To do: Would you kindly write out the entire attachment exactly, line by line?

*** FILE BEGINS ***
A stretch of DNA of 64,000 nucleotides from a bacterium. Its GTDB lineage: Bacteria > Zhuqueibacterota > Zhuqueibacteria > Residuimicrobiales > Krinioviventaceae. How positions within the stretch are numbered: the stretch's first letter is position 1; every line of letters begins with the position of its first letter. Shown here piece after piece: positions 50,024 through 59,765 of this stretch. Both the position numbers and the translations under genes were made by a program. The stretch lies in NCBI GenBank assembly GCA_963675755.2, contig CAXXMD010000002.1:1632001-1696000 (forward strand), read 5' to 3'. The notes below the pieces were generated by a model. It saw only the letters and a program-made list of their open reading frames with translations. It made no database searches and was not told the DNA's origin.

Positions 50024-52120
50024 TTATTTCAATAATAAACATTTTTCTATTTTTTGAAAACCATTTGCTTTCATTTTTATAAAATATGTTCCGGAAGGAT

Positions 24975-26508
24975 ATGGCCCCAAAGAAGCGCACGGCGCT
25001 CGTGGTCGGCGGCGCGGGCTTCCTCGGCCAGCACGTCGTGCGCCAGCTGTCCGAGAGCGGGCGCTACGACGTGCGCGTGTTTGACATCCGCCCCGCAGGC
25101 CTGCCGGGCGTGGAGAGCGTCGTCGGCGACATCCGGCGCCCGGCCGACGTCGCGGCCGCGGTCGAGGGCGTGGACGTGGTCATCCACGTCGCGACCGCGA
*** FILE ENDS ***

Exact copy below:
A stretch of DNA of 64,000 nucleotides from a bacterium. Its GTDB lineage: Bacteria > Zhuqueibacterota > Zhuqueibacteria > Residuimicrobiales > Krinioviventaceae. How positions within the stretch are numbered: the stretch's first letter is position 1; every line of letters begins with the position of its first letter. Shown here piece after piece: positions 50,024 through 59,765 of this stretch. Both the position numbers and the translations under genes were made by a program. The stretch lies in NCBI GenBank assembly GCA_963675755.2, contig CAXXMD010000002.1:1632001-1696000 (forward strand), read 5' to 3'. The notes below the pieces were generated by a model. It saw only the letters and a program-made list of their open reading frames with translations. It made no database searches and was not told the DNA's origin.

Positions 50024-52120
50024 TTATTTCAATAATAAACATTTTTCTATTTTTTGAAAACCATTTGCTTTCATTTTTATAAAATATGTTCCGGAAGGAT

Positions 24975-26508
24975 ATGGCCCCAAAGAAGCGCACGGCGCT
25001 CGTGGTCGGCGGCGCGGGCTTCCTCGGCCAGCACGTCGTGCGCCAGCTGTCCGAGAGCGGGCGCTACGACGTGCGCGTGTTTGACATCCGCCCCGCAGGC
25101 CTGCCGGGCGTGGAGAGCGTCGTCGGCGACATCCGGCGCCCGGCCGACGTCGCGGCCGCGGTCGAGGGCGTGGACGTGGTCATCCACGTCGCGACCGCGA